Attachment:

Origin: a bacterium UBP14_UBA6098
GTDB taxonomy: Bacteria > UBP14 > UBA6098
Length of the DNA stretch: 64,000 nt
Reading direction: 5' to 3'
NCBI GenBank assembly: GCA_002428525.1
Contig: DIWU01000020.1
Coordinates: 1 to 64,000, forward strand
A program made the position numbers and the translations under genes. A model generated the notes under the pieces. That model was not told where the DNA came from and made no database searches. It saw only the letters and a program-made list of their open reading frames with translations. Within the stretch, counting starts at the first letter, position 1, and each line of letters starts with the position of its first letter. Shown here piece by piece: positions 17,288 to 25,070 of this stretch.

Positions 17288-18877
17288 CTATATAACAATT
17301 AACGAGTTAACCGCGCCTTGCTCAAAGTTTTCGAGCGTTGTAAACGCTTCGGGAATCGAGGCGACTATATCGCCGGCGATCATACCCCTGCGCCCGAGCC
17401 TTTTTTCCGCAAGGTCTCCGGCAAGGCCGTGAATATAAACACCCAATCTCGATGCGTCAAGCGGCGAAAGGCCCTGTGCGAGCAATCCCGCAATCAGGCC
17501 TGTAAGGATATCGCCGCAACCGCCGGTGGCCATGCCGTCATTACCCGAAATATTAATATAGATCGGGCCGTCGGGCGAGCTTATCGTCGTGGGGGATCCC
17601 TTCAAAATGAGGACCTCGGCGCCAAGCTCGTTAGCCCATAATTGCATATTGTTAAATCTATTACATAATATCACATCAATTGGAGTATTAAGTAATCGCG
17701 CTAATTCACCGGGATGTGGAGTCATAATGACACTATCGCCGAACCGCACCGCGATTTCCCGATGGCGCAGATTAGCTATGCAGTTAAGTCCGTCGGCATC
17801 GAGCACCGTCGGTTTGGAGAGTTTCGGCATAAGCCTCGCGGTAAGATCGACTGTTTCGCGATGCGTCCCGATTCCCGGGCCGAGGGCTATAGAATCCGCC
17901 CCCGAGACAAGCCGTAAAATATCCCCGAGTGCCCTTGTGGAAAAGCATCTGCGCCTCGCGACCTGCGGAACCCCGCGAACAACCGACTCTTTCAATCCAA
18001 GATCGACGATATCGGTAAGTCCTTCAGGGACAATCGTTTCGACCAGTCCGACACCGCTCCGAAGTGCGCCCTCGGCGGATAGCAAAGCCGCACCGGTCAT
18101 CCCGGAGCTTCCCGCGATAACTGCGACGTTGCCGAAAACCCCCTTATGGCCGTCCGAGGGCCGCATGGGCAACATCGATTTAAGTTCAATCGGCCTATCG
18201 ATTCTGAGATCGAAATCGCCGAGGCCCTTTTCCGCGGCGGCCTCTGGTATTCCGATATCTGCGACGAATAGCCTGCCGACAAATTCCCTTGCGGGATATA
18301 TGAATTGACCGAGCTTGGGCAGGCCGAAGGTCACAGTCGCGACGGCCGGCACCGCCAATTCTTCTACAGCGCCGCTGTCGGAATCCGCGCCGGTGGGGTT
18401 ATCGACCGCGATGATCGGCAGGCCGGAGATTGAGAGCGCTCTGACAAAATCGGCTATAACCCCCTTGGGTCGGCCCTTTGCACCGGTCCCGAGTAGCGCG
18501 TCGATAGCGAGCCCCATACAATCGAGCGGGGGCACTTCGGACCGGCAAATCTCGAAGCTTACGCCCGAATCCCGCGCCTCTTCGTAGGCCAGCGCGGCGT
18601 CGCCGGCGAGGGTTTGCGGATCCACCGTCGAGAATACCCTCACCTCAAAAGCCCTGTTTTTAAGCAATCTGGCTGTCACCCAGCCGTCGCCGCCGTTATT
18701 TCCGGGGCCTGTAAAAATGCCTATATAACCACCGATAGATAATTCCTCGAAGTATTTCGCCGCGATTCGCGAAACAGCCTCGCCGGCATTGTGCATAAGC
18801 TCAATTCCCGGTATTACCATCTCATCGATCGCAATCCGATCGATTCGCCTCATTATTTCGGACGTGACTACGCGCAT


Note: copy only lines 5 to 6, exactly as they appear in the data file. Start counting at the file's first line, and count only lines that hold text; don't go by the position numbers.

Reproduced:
NCBI GenBank assembly: GCA_002428525.1
Contig: DIWU01000020.1